NEW PORT RICHEY — She has a terrible headache that won't go away and her stomach hurts. She thinks it's because her dad is dead.
"I'm not feeling good at all," Brittany Micklo said Friday as she sat in the back seat of her grandmother's car on their way to Largo, to where her father's body was. Brittany made a necklace of beads for him and she wanted him to have it. It's green and blue with hearts. He would have liked it. Tom Micklo always made a fuss over the necklaces his daughter made for him. Brittany, who is 19 now, has made him hundreds since she was little, since she nearly died herself.
In 1998 when Brittany was 6, she was hit by a car in front of Fox Hollow Elementary School, where she was in the first grade. She bounced on the street and landed in a patch of grass. Brittany had severe head trauma and was in a coma for a month. She recuperated in a rehabilitation center for several months after that, relearning how to walk and talk and brush her teeth. Brittany would sit out in front of the facility with her grandmother and wait for her dad to visit.
"Daddy's coming! Daddy's coming!" she would chant.
She lit up for him in a way she didn't for anyone else. Brittany mostly recovered physically; she's blind in one eye and weak on her left side. Her mind remained like a child's. Brittany, who lives with her grandmother in New Port Richey, graduated from high school at this time last year. Her dad was so proud of her.
She understands death, she says. She knows what happened to him.
At 7:30 p.m. Tuesday Tom Micklo and his 10-year-old son, Tommy, were about to load Micklo's motorcycle on a trailer when, his son says, Micklo decided to take it for a spin on Trouble Creek Road. Micklo loved speed.
"Slow down!" Tommy Jr. shouted at his dad.
Micklo hit a curve wrong, lost control and flew in the air. His head hit a concrete curb. His son saw all of this. Tommy called his dad's girlfriend, who then called Micklo's mother.
Brittany and her grandmother arrived just as the helicopter airlifted Micklo to Bayfront Medical Center, the same place Brittany was flown.
"They told everybody I was going to die when I got helicoptered," she said to her grandmother. "Daddy's not going to die. I didn't die.
"Daddy's not going to die."
When they got to the hospital in St. Petersburg, an hour's drive south of the crash site, doctors said there was no hope. He was so badly hurt his body couldn't be stabilized enough to even harvest his organs for donation.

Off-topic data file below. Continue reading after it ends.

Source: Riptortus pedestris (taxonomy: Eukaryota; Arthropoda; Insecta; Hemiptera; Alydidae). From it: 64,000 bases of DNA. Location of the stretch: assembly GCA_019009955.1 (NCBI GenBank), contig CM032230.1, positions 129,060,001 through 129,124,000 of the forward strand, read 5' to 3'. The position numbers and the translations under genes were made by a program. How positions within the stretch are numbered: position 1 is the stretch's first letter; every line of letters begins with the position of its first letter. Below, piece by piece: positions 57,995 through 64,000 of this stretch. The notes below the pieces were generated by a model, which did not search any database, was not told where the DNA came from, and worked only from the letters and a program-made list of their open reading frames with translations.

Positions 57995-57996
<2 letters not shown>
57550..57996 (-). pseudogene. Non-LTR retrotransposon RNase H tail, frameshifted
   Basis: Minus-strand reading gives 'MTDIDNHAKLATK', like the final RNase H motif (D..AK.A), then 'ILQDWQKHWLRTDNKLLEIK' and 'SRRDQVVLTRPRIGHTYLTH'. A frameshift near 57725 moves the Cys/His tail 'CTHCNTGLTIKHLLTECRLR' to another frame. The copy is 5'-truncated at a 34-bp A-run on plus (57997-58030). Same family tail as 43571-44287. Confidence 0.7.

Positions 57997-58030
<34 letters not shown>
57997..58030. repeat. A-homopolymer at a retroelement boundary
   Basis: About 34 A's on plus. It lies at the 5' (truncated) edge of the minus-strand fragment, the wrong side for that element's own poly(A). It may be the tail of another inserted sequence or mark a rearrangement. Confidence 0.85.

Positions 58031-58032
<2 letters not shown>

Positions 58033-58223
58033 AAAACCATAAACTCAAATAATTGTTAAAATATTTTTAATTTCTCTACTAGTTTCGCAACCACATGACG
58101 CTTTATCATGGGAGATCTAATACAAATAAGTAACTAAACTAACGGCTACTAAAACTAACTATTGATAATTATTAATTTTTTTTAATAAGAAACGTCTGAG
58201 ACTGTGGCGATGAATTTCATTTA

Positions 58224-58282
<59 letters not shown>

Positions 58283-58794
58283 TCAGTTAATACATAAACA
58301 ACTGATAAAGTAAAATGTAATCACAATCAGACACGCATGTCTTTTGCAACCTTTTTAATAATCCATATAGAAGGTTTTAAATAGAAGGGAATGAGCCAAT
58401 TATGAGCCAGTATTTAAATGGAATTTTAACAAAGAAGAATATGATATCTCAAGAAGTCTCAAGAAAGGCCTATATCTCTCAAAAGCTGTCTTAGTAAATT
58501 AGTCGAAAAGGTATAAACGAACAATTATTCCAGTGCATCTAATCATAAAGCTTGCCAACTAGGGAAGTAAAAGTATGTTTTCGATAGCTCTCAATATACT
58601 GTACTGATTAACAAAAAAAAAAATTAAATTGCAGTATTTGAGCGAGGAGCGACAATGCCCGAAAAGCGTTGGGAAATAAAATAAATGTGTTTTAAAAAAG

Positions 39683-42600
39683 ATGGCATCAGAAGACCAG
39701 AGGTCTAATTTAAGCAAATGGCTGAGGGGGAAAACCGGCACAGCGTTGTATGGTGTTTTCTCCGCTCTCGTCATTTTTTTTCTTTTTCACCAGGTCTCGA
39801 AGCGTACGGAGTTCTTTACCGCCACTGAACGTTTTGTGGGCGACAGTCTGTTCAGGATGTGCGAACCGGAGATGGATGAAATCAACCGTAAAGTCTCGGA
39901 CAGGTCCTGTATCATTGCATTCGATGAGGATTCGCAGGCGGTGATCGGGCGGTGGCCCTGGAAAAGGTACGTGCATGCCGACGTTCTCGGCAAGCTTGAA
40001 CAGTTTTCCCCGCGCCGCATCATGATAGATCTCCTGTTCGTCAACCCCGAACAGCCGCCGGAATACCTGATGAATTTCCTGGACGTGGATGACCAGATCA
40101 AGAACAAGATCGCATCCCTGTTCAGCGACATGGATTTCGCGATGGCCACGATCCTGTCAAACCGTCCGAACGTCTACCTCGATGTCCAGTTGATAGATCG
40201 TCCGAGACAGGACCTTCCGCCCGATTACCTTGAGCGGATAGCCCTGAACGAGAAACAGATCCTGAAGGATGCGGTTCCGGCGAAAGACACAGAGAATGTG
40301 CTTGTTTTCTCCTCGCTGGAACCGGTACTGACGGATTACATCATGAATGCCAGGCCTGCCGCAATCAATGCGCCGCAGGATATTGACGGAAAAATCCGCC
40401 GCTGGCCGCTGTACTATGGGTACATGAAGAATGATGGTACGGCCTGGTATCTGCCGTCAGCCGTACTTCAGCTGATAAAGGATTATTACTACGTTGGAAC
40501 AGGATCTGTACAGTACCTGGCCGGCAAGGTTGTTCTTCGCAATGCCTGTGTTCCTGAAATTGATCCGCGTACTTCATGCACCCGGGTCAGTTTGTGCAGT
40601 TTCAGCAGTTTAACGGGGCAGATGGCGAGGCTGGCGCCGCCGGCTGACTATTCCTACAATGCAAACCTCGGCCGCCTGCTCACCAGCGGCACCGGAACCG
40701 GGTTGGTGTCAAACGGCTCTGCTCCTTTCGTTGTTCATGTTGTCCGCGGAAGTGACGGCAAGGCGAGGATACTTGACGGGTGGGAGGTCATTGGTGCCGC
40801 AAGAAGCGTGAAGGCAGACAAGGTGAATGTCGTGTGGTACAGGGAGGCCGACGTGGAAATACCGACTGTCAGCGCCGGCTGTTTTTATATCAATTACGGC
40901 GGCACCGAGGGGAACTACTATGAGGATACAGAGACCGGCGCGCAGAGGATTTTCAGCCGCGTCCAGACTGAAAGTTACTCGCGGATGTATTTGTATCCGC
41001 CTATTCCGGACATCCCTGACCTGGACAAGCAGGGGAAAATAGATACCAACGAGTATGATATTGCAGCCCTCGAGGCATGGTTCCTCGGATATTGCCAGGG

The family turned off life support the next day, Wednesday.
"His body is just a shell," his estranged wife Cindy Micklo told his four children, Brittany, Danielle, 18, Valarie, 15, and Tommy. "His spirit is gone. That is not your dad. Your dad is not that."
Brittany squeezed her grandmother's hand. Micklo's time of death was 12:56 p.m.
Brittany doesn't have the social filter adults have. She often says what she is feeling and thinking.
She is angry.
"I'm mad that he left me here alone," she said at her grandmother's house Thursday night, the day after he died.
"I've punched the walls.
"I've stamped my feet.
"I've screamed until the neighbors could hear me.
"I've slammed doors."
She remembered that he loved Reese's peanut butter cups and Pepsi. Her favorite memory was when he took her fishing and her brother Tommy and her dad's girlfriend got bored and left but her dad stayed with her until she was done. He took a picture of her with the fish she caught and that made her happy.
He made a great breakfast.
"Omelettes with peppers and mushrooms!" she said. "Every Sunday."
She remembered that he loved the smell of coffee, especially French vanilla, but hated the taste. He couldn't stand the smell of popcorn but would eat it at the movies. He liked action films with cars and guns. He worked construction and told his family if he ever died, he wanted his ashes spread on the sites of some of his jobs. He felt most at home on his excavator and his motorcycles. He knew he lived hard.
"He died doing something he loved," Brittany said.
Thursday night she had what she called a nightmare. She went to heaven and her dad was there.
"Brittany, you know I didn't leave you on purpose," he told her.
"I know," she said.
Then she woke up. She was not comforted. She misses him. She got out of bed and stamped her feet and screamed, "Daddy, why did you get on that bike?"
She knows one day she will feel better.
She thinks it's going to take a long time.
Erin Sullivan can be reached at firstname.lastname@example.org or (727) 869-6229.